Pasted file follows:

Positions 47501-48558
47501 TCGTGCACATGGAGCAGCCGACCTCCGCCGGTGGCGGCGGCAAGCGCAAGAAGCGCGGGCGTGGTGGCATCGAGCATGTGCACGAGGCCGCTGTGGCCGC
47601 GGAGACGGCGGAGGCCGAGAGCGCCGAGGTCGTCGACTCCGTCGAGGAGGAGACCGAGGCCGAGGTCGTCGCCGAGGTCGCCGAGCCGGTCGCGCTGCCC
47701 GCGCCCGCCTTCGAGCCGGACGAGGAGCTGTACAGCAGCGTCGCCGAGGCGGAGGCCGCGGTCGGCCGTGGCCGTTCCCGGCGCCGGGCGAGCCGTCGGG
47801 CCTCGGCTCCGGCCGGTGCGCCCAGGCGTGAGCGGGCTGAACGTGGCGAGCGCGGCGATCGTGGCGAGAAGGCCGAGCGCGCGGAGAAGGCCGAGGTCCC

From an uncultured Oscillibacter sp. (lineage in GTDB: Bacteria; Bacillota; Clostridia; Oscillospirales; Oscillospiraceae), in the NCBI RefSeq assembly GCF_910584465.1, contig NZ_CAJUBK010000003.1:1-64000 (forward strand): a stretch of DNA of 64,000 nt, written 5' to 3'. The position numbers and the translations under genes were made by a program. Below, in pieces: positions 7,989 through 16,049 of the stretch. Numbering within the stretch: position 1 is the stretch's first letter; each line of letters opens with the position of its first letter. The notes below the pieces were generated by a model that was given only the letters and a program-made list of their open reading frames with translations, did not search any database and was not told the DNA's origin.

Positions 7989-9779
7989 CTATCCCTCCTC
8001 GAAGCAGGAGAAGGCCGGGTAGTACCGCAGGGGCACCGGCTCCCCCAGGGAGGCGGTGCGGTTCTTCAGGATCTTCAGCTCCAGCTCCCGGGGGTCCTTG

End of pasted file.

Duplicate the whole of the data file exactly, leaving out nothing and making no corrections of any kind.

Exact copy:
Positions 47501-48558
47501 TCGTGCACATGGAGCAGCCGACCTCCGCCGGTGGCGGCGGCAAGCGCAAGAAGCGCGGGCGTGGTGGCATCGAGCATGTGCACGAGGCCGCTGTGGCCGC
47601 GGAGACGGCGGAGGCCGAGAGCGCCGAGGTCGTCGACTCCGTCGAGGAGGAGACCGAGGCCGAGGTCGTCGCCGAGGTCGCCGAGCCGGTCGCGCTGCCC
47701 GCGCCCGCCTTCGAGCCGGACGAGGAGCTGTACAGCAGCGTCGCCGAGGCGGAGGCCGCGGTCGGCCGTGGCCGTTCCCGGCGCCGGGCGAGCCGTCGGG
47801 CCTCGGCTCCGGCCGGTGCGCCCAGGCGTGAGCGGGCTGAACGTGGCGAGCGCGGCGATCGTGGCGAGAAGGCCGAGCGCGCGGAGAAGGCCGAGGTCCC

From an uncultured Oscillibacter sp. (lineage in GTDB: Bacteria; Bacillota; Clostridia; Oscillospirales; Oscillospiraceae), in the NCBI RefSeq assembly GCF_910584465.1, contig NZ_CAJUBK010000003.1:1-64000 (forward strand): a stretch of DNA of 64,000 nt, written 5' to 3'. The position numbers and the translations under genes were made by a program. Below, in pieces: positions 7,989 through 16,049 of the stretch. Numbering within the stretch: position 1 is the stretch's first letter; each line of letters opens with the position of its first letter. The notes below the pieces were generated by a model that was given only the letters and a program-made list of their open reading frames with translations, did not search any database and was not told the DNA's origin.

Positions 7989-9779
7989 CTATCCCTCCTC
8001 GAAGCAGGAGAAGGCCGGGTAGTACCGCAGGGGCACCGGCTCCCCCAGGGAGGCGGTGCGGTTCTTCAGGATCTTCAGCTCCAGCTCCCGGGGGTCCTTG